If you should ask how faith is wrought in us, whether all at once, by an extraordinary gift, or in a more ordinary way, by a gradual operation of the Spirit, assisting and enlightening our minds in reading, hearing, and meditating on the word? I would answer, that instances of the former kind there are several in Scripture, as Matthew and other apostles, Paul, Cornelius, Lydia, the jailor. And what has been may be, and I believe really is, for reasons best known to God, in every time and place where the Gospel is preached. But then it is a great error, very disquieting to many of the children of God, and must by no means be maintained, that there is no other

way coming to faith but in an instant, with a clear knowledge of the way in which it is brought to us. For, generally speaking, it is not so, but more a work of time, in the

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use of means, and in different persons in different degrees. And certain it is, that we receive Christ with all his benefits, when we depend only upon him for peace with God, and walk with him, as all his servants and followers do, in a purpose of obedience. I say, if we hold fast the blessed hope of everlasting life which is given us in our Lord and Saviour Jesus Christ, trusting in him as our Mediator and Advocate with God, and conforming to his rule, certain it is that our faith is saving; and we should be great enemies to ourselves if we que»cioned the soundness of it, or entertained the least doubt whether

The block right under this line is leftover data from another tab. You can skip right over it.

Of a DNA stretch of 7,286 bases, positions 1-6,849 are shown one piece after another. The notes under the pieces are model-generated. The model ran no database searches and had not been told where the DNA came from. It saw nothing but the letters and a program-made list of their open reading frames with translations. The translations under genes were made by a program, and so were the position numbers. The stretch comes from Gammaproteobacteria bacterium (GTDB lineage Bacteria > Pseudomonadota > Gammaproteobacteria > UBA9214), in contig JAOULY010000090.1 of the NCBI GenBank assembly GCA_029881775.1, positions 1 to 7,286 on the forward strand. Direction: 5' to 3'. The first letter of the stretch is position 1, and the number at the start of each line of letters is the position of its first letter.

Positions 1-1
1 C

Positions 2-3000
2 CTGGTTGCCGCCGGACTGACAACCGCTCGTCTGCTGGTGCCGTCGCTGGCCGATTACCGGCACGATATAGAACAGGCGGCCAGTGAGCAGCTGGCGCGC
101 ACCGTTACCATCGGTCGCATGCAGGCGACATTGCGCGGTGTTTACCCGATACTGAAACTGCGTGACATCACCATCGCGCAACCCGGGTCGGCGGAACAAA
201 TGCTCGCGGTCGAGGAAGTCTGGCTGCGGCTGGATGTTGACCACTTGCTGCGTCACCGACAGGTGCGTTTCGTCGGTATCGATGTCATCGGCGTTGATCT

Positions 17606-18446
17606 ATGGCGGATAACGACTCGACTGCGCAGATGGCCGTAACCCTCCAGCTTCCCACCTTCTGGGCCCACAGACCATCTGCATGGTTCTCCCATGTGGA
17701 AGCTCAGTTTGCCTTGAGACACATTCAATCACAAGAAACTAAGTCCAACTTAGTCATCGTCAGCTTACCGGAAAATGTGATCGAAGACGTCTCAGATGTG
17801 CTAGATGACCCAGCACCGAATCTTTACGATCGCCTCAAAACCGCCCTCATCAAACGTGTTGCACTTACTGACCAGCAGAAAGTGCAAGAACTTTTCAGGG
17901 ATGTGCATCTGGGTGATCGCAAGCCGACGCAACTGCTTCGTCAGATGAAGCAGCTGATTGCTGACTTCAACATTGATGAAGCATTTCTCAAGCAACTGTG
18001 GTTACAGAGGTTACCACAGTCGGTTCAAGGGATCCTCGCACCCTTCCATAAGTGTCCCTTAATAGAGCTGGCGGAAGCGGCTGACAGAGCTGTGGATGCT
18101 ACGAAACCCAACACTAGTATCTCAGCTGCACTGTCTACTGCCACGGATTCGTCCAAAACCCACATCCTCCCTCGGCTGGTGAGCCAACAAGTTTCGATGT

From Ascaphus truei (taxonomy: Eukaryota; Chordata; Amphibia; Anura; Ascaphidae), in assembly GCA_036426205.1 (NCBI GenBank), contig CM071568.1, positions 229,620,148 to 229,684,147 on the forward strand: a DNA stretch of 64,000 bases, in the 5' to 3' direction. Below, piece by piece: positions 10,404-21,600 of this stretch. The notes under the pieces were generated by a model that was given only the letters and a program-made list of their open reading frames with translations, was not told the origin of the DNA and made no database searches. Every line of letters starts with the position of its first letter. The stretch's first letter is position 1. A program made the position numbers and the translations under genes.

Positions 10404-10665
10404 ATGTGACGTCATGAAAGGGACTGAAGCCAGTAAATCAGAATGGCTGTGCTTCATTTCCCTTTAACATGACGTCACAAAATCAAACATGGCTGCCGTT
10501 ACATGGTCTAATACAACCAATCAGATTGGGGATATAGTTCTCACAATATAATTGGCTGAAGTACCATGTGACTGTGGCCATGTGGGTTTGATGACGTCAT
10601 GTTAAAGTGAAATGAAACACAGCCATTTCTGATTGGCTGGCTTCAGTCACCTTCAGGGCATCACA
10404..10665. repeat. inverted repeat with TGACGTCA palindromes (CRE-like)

say that Jesus is the Lord by the Holy Ghost.” And let it be assuredly believed, that “no man can say it but by the Holy Ghost,” 1 Cor. xii. 3; a point which must by no means be forgotten, or lightly passed over, when we are considering how and by what means we become the people of God. For without him we can do nothing, neither understand, nor repent, nor believe, to the saving of the soul; and whatever we do will be a fruitless labour, and of no value in the sight of God, if he is not working at the root of it. He is the gift of the Father and the Son to us, appointed and sent in Christ's stead, to begin, carry on, and complete the work of our redemption. We say in the Nicene Creed, that we believe in him as “ the Author and Giver of life," or the quickener of our spirits to a new state of grace and holiness, in the manner described John, xvi. by reproving and convincing us of sin, revealing Christ to us for righteousness, and judging the prince of this world, that is, the devil, by casting him out of the possession he has gotten in our hearts. By him, therefore, we are brought to repentance, grafted into Christ for all his benefits, live worthy of our high calling, are supported, strengthened, and comforted in every part of our Christian progress, By him taking possession of us, and, as it were, lying